Science At Home: Candle Trick and Fire!


If you want to impress your kids, grandkids, significant other, friends, neighbors or your dog, I’ve got STEM science you can do at home! Science is cool and looks like magic. No advanced degrees needed! These don’t require much in the way of materials, either, so you can probably avoid going to the store. Without further ado, here’s an easy STEM science experiment at home!

Listen to the instructions and explanation above!Louie and Microphone

Candle Water Trick

You only need:

  1. A tea candle (or any candle. This could work with a taper if you have a large enough glass to cover it)
  2. Water 
  3. Small plate
  4. Drinking glass or vase
  5. Lighter or matches
  6. Food coloring
Materials for Candle Trick


  1. Add the water to the plate. (1/4 cup or so)
  2. Use a few drops of food coloring to make this more visible and dramatic. (I just realized that I picked blue. I love blue…it is rare in nature. Read about why here!)
  3. Put the candle in the water, but be sure that it can burn without getting wet.
  4. Light the candle
  5. Cover it with the glass 
  6. Observe!

Video of experiment in action below!


Question mark

There is a lot of misinformation online, and this STEM activity is rife with such. Here’s the WHY…

  • As soon as the glass covers the candle, the candle is burning in a closed environment. (Okay, not perfectly closed, but you have to agree it’s close)
  • Because of thermal expansion, (warmed air molecules move more quickly and bounce against each other and move further apart, so they increase in volume or area they take up in space) the air pressure is higher under the glass than in your room.
  • The burning of wax produces about 30% more molecules of carbon dioxide and water than the molecules of oxygen consumed in the reaction.
  • Yes, candle wax or paraffin, burning IS a chemical reaction.
  • Burning is one of the signs of a chemical reaction! which…

    …I outline in my book, Chemical Reactions, coming out in 2021 from Nomad Press




  • The balanced chemical reaction of paraffin and oxygen:  C25H52 + 38 O2 => 25 CO2 + 26 H2O (38 molecules of oxygen on the left versus 25 molecules of carbon dioxide plus 26 of water on the right = 51 molecules, or about 30 percent more product)
  • The increased heat and increased number of molecules under our glass (or the products of the chemical reaction on the right side of the equation above) increases the pressure inside/under the glass. (More heat excites the molecules and more molecules are there to bounce off each other, aka thermal expansion again)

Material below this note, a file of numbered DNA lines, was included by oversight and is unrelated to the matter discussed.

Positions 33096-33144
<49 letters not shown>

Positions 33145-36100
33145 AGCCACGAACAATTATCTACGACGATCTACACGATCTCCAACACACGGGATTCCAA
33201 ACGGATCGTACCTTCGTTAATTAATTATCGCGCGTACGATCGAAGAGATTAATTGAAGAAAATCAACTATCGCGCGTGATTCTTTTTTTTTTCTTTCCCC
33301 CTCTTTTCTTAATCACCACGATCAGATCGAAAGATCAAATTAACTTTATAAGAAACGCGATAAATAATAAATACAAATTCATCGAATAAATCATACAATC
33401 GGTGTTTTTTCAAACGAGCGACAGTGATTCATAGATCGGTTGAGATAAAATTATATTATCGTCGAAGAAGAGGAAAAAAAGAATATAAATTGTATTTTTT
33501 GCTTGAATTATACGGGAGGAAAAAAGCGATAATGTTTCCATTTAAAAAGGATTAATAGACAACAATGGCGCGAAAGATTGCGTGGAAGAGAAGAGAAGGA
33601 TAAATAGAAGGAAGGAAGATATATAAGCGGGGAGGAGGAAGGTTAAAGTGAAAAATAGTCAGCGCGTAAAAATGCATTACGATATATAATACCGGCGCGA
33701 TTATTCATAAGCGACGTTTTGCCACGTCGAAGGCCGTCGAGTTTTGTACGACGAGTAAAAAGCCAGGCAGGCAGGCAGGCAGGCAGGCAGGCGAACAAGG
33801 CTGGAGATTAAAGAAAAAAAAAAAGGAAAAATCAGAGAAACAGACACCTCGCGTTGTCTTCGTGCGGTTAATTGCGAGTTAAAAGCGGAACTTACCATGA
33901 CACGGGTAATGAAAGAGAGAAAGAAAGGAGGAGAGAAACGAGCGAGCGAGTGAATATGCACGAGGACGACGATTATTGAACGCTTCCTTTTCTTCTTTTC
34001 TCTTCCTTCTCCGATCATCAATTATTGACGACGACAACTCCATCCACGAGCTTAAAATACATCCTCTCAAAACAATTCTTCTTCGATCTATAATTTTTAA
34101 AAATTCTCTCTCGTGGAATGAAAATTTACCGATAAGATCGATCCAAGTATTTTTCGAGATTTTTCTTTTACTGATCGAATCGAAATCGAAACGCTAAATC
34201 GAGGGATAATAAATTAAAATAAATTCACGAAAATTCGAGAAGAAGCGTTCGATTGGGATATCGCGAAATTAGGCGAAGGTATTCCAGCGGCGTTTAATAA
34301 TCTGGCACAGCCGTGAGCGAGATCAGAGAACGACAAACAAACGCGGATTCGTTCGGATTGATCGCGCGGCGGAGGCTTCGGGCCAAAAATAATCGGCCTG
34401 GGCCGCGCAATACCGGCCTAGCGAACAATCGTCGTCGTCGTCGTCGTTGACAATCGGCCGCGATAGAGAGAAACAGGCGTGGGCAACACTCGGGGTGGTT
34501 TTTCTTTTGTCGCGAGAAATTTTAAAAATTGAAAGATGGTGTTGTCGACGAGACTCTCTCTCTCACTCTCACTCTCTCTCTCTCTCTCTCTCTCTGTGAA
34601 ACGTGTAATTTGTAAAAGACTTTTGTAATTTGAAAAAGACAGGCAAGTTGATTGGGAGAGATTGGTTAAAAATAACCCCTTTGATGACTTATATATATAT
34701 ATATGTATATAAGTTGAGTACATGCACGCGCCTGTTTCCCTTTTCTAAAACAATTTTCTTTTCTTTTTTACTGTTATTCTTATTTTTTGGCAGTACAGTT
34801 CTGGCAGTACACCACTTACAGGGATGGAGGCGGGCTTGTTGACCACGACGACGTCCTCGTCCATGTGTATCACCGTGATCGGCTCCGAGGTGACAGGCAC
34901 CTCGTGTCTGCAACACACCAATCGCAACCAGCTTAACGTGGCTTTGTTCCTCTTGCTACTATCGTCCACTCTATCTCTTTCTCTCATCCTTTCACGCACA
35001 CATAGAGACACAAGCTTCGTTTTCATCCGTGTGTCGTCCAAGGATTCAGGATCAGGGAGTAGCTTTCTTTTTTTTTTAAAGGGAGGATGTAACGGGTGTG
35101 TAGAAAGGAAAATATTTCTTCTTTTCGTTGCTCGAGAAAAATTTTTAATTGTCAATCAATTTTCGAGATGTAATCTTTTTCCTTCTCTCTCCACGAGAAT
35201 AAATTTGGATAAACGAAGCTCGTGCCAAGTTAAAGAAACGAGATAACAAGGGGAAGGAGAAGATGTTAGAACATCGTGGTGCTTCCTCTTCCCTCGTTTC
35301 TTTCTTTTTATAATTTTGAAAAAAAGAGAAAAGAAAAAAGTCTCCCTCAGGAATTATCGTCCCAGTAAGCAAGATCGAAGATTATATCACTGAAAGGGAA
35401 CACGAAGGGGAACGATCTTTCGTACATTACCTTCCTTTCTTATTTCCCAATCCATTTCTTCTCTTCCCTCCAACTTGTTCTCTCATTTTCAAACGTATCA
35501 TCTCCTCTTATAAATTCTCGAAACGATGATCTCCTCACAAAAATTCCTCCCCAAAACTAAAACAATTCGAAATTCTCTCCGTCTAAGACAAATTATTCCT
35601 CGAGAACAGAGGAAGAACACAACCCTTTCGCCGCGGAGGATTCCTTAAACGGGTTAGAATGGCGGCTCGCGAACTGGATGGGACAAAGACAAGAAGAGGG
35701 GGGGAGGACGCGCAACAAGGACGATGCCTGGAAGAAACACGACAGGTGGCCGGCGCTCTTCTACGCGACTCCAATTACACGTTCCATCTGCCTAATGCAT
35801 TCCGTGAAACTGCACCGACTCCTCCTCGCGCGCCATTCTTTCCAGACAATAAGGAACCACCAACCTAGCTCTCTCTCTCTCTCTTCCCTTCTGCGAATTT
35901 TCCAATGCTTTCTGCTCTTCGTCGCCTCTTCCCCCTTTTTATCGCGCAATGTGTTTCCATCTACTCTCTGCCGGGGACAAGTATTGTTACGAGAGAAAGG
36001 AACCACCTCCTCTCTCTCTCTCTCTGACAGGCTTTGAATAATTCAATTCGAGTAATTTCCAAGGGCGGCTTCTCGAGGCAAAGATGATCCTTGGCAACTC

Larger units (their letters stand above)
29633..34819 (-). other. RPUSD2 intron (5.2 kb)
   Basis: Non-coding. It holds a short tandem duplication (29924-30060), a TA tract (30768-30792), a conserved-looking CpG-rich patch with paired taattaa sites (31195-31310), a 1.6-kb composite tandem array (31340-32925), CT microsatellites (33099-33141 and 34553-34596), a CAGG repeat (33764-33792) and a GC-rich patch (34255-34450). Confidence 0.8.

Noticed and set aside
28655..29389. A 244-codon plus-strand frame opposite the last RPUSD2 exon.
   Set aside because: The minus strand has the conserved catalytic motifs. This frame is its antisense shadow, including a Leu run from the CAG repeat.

• When the candle burning reaction (called a combustion reaction) runs out out oxygen and the candle goes out, the temperature decreases again. You’ll agree with a decrease in temperature, the pressure decreases, too. The water vapor created above (see equation up there), begins to condense. This ends up causing a decrease in pressure under our glass, which goes lower than the outside of the glass. 
  • Therefore, despite the fact that water is heavier than air, the water is pulled into the jar, because of a pressure difference again, this time higher on the outside than inside. 

Nature loves equilibrium! Nature wants the pressures equal.



This experiment involves chemistry AND physics! Super cool.

In the interest of keeping this post shorter, my consultants (Louie and Ian) suggest that I stop with one experiment.

Next time, we’ll talk about magnetism and do another easy, cool magical science experiment. This will give me a few more days to find some leaves. Spring is never early in Wisconsin. Pretty but no leaves….


Louie spring flowers

Louie is eager to continue leaf hunting…. 

Let’s go outside!

Try this and please let me know who you impressed! 

Hummingbird on red flowers

If you want to more magical STEM activities to impress your posse, I’ve got a great one here! Just click on the highlighted text!

Hint: it involves flowers. No green thumb needed!

Also…please subscribe! Scroll up and you’ll see the teal box in the sidebar on the right! You’ll make me very happy when you do! 

Jumping with balloons

No, this isn’t me but I’d love to try this someday!


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60 thoughts on “Science At Home: Candle Trick and Fire!”

  1. This is so doable. Love your simple experiment. Yes, one is perfect. But please write another post and give us another one, and please have lovely Louie in there as well.

  2. Love these so much! My partner has a degree in chemistry and I, on the other hand, am absolutely useless so he’s always picking out little experiments like these to blow my mind with. Definitely going to give some of these a go! Great post 🙂

  3. These look like so much fun to try! I need to be more active with making my kiddo’s school at home more interesting. At this point everything but the core classwork is optional. Trying to get her to do the optional stuff to keep her engaged and off Disney+ is hard. These should get her more excited!

  4. Wow I loved the post!! We could really use some science here in the blogosphere and that was really fun to read!!

    You explain very well too. I understood it all in one go. :)))



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Susan Berk Koch author

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